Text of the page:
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Why does Crimea matter? Black Sea Security 10 Years After the Annexation

Time and date: 18:00- 20:00, 18 March 2024

Location: INALCO, Amphithéâtre 5
65 Rue des Grands Moulins, 75013 Paris

Ten years ago, Russia's annexation of Crimea marked a turning point for Black Sea security.

With the deployment of advanced weaponry and an increased troop presence during the Crimea annexation, the peninsula transformed into a military stronghold, extending Russia’s maritime influence and posing a threat to global trade routes, freedom of navigation, and global food security. Ukrainian naval drones have destroyed a third and disabled near half of the Russian Black Sea fleet while disrupting Russian supply lines in southern Ukraine. However, Kyiv is under-armed to reclaim the territory.

  1. How has Russia's annexation and militarization of Crimea impacted the balance of power in the Black Sea region, and what are the implications for global security?
  2. Can Ukraine regain Crimea? What should be strategy going forward, considering the challenges of Western support?
  3. In what ways does Crimea's role as a Russian military stronghold affect regional maritime security, global trade routes, and global food security?

  • Hanna Shelest, Security Studies Program Director, Ukrainian Prism, Kyiv
  • Victoria Vdovychenko, Center for Defense Strategies, Kyiv
  • Tornike Gordadze, Eastern neighborhood and Black Sea program fellow at Jacques Delors Institute, Paris.
Moderator: Iryna Dmytrychyn, INALCO; Anastasiya Shapochkina, Eastern Circles

Military importance: Initial muted international response to Crimea 2014 annexation by Russia, marked by human rights violations and regional militarization, evolved after the liberation of Kherson in 2022 toward an understanding of the peninsula’s strategic importance, including for the deoccupation of the south of Ukraine.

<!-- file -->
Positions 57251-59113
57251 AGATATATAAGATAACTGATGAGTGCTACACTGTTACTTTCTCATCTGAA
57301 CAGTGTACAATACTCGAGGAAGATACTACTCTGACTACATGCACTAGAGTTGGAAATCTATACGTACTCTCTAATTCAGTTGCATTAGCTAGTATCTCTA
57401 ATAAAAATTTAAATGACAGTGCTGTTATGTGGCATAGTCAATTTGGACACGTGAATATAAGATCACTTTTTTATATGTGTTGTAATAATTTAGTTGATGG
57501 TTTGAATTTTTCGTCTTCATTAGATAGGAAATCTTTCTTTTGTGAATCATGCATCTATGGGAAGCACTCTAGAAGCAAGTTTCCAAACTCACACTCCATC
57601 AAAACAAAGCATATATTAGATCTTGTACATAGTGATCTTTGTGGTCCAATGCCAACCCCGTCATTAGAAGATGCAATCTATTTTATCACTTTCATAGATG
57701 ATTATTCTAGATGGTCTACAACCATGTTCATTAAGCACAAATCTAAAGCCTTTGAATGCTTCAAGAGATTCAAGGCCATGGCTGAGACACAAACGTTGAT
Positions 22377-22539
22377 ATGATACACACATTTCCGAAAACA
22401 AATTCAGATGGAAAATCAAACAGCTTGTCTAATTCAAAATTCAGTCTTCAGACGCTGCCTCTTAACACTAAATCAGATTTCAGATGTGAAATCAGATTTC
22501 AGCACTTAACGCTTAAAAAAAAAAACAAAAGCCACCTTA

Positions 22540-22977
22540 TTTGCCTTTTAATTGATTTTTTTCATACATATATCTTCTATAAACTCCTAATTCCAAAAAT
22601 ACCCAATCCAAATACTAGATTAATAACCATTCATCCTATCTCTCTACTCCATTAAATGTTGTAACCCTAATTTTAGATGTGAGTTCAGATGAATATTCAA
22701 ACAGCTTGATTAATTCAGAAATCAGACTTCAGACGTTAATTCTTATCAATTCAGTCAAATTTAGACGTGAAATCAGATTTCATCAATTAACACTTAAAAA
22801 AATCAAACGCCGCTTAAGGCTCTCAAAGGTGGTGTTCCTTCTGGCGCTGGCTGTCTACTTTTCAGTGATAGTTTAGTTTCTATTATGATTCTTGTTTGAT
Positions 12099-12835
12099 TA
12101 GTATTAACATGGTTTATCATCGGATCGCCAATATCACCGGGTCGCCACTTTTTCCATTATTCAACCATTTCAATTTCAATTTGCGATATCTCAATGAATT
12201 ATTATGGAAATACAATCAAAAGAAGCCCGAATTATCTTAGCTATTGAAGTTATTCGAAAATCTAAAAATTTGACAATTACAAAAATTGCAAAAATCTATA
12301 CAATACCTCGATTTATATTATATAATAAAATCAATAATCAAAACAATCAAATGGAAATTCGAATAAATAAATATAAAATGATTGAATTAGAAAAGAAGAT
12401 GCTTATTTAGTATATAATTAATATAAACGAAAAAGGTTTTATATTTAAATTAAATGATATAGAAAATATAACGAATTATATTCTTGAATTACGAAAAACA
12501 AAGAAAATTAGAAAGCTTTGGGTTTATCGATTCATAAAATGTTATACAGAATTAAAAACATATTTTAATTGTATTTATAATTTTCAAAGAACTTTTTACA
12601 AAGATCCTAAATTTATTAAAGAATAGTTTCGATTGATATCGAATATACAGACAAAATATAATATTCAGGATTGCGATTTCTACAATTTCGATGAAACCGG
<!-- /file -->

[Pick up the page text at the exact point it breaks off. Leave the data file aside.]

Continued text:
The current strategy focuses on isolating Crimea from Russia by disrupting infrastructure and making conditions difficult for the Russian military. A large-scale military liberation is not envisioned at this stage. Making the life of the Russian army at the peninsula unbearable and diminishing Russian offensive capabilities there is.

Strategic importance: Crimea is strategically important for #Black Sea trade, regional security, military supply routes. The #CrimeanBridge serves as a crucial path for Russian military equipment, even as the rail tracks remain in disrepair since Ukraine’s successful attack in 2023. Russia's use of civilian-manned military ships for weapon delivery raises concerns.

Impact of the events in the Crimea for the #Caucasus: after #Georgia's aspirations for #NATO membership were hindered at the #Bucharest summit in 2008, Russia occupied #Abkhazia and #South Ossetia in the summer that year, enlarging Russia’s control of the Black Sea through Abkhazia ports. The experience of Russian occupation of 20% of Georgia resonates with the situation in Ukraine and highlighting the need for deoccupation efforts.

Demographic challenges: The mass relocation of Russians to Crimea in 2014 significantly altered the demographics, displacing Ukrainians and Crimean #Tatars and prohibiting the Tatar political leader to enter the peninsula. Reintegrating these diverse populations will be a complex challenge upon Crimea's potential return. Reclaiming Crimea will require careful strategies to address not only military aspects but also complex demographic and social issues.

Methods of resistance: Military resistance is led by figures like #KyryloBudanov. Non-military resistance involves activities like graffiti, posters, and movements like the Yellow Ribbon and Zla Mavka (female resistance), but is limited due to developed Russian surveillance and persecution inside Crimea.